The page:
Another aspect of a system incorporating the invention, involves providing an audio ballot system as a stand-alone system that can supply voting data in a format that complies with the requirements of an existing system. For example, in a punch card system like that described in the Background section above, a stand-alone audio ballot booth can be provided that has the ability to receive voter input in a non-visually interactive manner, which booth generates a punch card that reflects a voter's choices. The punch card can subsequently be deposited in a collection container for later tallying. In another arrangement, the stand-alone booth may generate an optically scanable form that conforms to the output of an existing voting system. Alternatively, the stand-alone booth can generate an electronic signal, or store voting information to computer readable memory, in a form that comports with the formatting requirements of an existing electronic voting system. Optionally, the stand-alone system can be connected into an existing system and supply voter data directly, which data has been translated into a form that conforms to the existing system's formatting and storage requirements. As a result, an audio ballot voting booth, in accordance with the invention, can be set up in a voting precinct station that uses an otherwise conventional system. In this way, a jurisdiction wanting to provide an audio ballot system need only procure enough stand-alone audio ballot booths to satisfy its requirements, rather than replacing the entire existing system.
In accordance with yet another aspect of the invention, voter data is stored in a format that renders the data resistant to tampering. In accordance with preferred embodiments, tampering can be detected and true data recovered from the tampered data. Details of this storage technique are set out in commonly assigned co-pending U.S. application Ser. No. 08/272,068 entitled: "Remote Recording Computer Voting System" and commonly assigned co-pending U.S. patent application Ser. No. 08/619,457 entitled "DATA COLLECTION SYSTEM" which are incorporated herein by reference in their entirety.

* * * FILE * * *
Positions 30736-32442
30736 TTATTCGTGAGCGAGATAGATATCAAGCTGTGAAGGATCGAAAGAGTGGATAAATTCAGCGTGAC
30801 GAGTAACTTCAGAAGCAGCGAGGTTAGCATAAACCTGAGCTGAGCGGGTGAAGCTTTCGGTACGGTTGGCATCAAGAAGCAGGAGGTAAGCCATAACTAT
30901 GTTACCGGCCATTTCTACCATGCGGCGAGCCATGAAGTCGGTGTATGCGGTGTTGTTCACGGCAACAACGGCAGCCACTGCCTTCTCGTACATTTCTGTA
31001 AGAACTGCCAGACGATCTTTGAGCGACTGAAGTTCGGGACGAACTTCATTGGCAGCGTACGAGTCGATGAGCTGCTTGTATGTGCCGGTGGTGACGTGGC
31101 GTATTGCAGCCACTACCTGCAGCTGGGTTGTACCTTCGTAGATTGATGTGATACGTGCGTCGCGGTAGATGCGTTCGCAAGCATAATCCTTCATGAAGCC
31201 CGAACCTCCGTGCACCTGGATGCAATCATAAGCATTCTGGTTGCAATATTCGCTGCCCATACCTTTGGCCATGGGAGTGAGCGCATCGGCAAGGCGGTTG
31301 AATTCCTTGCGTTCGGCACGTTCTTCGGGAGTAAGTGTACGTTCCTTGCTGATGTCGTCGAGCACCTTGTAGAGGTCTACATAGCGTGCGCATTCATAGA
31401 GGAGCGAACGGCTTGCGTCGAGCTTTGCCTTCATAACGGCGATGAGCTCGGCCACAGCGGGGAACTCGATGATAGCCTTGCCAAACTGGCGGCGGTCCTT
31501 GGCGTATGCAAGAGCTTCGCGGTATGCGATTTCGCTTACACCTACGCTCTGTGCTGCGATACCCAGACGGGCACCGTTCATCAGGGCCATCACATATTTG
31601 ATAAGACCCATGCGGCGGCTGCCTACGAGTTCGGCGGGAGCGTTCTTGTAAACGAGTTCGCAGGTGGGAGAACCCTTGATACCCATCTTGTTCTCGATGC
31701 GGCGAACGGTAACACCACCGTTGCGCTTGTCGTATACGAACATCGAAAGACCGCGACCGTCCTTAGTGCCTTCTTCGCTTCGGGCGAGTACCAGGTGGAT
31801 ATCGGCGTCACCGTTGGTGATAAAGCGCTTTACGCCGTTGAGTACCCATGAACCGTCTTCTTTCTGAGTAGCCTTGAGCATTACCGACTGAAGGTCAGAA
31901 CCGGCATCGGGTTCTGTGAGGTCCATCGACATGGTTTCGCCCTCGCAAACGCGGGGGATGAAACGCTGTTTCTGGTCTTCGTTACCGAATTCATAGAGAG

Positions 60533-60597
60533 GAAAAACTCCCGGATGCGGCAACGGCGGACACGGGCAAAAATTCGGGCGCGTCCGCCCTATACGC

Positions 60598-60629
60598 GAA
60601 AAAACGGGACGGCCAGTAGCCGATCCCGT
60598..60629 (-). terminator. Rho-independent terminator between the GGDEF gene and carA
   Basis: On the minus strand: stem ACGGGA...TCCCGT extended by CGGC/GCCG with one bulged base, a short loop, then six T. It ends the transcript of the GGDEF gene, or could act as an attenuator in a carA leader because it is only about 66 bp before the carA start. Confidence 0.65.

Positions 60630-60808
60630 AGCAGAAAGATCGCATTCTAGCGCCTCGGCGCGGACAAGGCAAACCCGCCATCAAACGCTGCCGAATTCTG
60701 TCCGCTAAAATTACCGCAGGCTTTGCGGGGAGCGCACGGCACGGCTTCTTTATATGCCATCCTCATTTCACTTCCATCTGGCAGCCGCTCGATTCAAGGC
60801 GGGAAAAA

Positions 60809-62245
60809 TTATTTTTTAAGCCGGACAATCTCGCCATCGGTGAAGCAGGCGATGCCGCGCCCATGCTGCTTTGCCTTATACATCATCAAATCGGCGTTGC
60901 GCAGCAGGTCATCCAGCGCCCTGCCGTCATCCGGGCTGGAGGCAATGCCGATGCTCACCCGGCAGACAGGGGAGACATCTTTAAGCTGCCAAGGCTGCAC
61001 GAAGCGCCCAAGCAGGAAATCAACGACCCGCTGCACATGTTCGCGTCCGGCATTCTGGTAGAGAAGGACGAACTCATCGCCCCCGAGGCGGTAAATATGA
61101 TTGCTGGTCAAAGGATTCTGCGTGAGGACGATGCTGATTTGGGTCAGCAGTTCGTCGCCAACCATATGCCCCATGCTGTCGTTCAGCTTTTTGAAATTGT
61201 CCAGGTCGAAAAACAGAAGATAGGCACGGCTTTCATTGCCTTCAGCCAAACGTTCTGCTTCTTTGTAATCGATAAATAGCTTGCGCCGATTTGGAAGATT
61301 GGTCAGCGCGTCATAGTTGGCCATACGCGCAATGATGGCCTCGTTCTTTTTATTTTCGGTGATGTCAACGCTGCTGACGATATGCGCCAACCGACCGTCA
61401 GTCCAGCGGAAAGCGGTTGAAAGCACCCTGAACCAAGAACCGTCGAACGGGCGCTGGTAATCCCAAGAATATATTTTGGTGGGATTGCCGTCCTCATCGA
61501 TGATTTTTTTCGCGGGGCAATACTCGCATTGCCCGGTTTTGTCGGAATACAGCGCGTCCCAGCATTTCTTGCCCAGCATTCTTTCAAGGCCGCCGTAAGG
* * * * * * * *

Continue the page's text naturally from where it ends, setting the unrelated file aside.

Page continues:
Voter data and system events are processed and stored during system operation in the form of individual voter record data and audit trail data, respectively. Such a feature provides for ensuring that a system was properly functioning at the time a vote was cast and that the vote data is, in truth, what the voter actually intended. Detection of abnormalities can be achieved by evaluating the audit trail, which records alarm states reflecting illicit system access, and/or by performing a detect and correct process.
Conventional voting machines provide data integrity through redundant memory data storage. While the present system also preferably utilizes redundant data storage, this technique alone, without definitive processes to specifically define how differing data is resolved, is incapable of recovering accurate data. Consequently, conventional systems lack full integrity. Accuracy and integrity of voter data recorded in the audio ballot system is assured through the use of data processing mechanisms that produce stored voter data that can be checked for integrity, and if found to be altered, reconstructed to recapture the voter data.
Raw voter data and system event data stored in accordance with the present invention is formatted to include a data header, a data type, and word parity information for each word or byte of saved data. In addition, one or more checksums corresponding to the header, the voter/system data, and combinations thereof and other stored data elements, can be added to a stored record (i.e., the formatted record that is finally stored to memory).
An exemplary data processing method is depicted in FIG. 5A which shows processing performed to produce a header and checksum data for a stored record in the form of a critical data element shown in FIG. 5B. FIG. 6 illustrates a test valid data method that uses verification processes to check the accuracy and integrity of stored data produced by the aforementioned processing methods. The combination of header data, parity, and multiple checksums assists in ensuring that the stored data is accurate and true. If a data error were to occur, the combination of data elements is used to detect the data that is incorrect and repair the incorrect data.